At the 14th edition of the Polaris Music Prize, presented by CBC Music, "13" turned out to be the lucky $50K number for one up-and-coming Toronto hip-hop artist who clearly has a bright future ahead of her.
Aside from giving the most colourful and standout performance of the night at The Carlu, Haviah Mighty and her album 13th Floor emerged victorious after the sequestered 11-member Grand Jury cast the final deciding vote. She now stands as the champion of the 10 shortlisted contenders. Included on that list: Pup's Morbid Stuff, Jessie Reyez's Being Human In Public and Snotty Nose Rez Kids' Trapline. While the main $50K cash prize comes from a variety of sponsors, each finalist received $3K each courtesy of Slaight Music.
And perhaps no one was more surprised at the announcement than Mighty herself, who - after jumping into the arms of 2018 winner and 2019 prize announcer Jeremy Dutcher and being whirled around a couple of times by a Mighty hug - admitted she had no prepared victory speech.
But it didn't take her long to come up with one.
"I've been working on being a musician for a really long time, to very few accolades and very limited awards for a very long time," Mighty said, adding that she was thrilled to be recognized for "my truth" and themes that continued from when she attended high school.
She thanked everyone from family to her management team, then ran offstage with her hands pressed to her cheeks in disbelief and a beaming smile that stretched from ear-to-ear.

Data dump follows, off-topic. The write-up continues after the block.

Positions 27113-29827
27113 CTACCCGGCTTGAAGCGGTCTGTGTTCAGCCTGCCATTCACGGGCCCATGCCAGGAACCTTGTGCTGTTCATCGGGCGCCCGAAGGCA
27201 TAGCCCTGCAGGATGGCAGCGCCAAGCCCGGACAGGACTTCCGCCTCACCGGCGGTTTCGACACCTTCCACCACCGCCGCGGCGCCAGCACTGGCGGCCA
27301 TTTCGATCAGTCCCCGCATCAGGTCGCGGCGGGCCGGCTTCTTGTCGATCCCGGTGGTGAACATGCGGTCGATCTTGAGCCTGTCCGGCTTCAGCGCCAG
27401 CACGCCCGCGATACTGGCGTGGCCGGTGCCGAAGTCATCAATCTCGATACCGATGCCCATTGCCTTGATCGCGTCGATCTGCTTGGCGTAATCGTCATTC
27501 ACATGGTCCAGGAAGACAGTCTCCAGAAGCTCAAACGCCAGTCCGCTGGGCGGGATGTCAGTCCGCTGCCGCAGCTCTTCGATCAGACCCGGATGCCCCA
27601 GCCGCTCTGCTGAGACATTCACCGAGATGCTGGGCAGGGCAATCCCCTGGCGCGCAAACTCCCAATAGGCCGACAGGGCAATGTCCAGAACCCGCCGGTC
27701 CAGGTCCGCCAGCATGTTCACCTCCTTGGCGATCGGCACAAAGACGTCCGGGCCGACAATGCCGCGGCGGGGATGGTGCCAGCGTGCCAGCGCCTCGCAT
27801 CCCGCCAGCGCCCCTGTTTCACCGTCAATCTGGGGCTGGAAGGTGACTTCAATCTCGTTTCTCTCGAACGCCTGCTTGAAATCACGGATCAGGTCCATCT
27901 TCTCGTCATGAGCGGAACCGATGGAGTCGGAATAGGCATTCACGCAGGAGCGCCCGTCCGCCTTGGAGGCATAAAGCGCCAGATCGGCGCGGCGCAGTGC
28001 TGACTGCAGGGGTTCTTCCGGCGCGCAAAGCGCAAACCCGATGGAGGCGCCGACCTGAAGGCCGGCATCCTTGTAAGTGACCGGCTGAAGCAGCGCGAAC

It was the culmination of a nearly four-hour program that featured nine of the ten performers strutting their stuff before an audience of approximately 1000 people, with only Jessie Reyez unable to perform due to a back injury she's still on the mend from.
The event was streamed live on the web by CBC Music and opened with a medley of songs from hometown punk band Pup's Morbid Stuff album that ended when singer Stefan Babcock leaped off the stage, grabbed a can of beer from a table and toasted his onstage mates. Montréaler Marie Davidson, confessing she felt "a bit awkward" since she wasn't performing in a dance club, churned out the throbbing electronic rhythms of Work It from Working Class Woman and narrated the lyric following a tribute video to Reyez.
Shad added a little Magic from his fine album, A Short Story About War, and surprised everyone with a guest harmony from 2017 Polaris Music Prize winner Lido Pimienta.
Elisapie was the first of three acts to incorporate a gigantic baritone sax for her three-song presentation, which included an emotionally intense and brooding Darkness Bring The Light from the orange-clad singer, backed by a band and five-piece orchestra that is a highlight from her album, Ballad Of A Runaway Girl.
Eventual Polaris winner Haviah Mighty pulled out all the stops with a gripping and charismatic performance that included three back-up singers and synchronized choreography for Wishy Washy that she admitted later was the first time she ever employed a band on stage, receiving one of the evening's few standing ovations for her efforts. Les Louanges let their musicianship do the talking with a couple of selections from their soulfully progressive La Nuit est une Panthére, forming a semi-circle around singer and core member Vincent Roberge and his soaring vocal.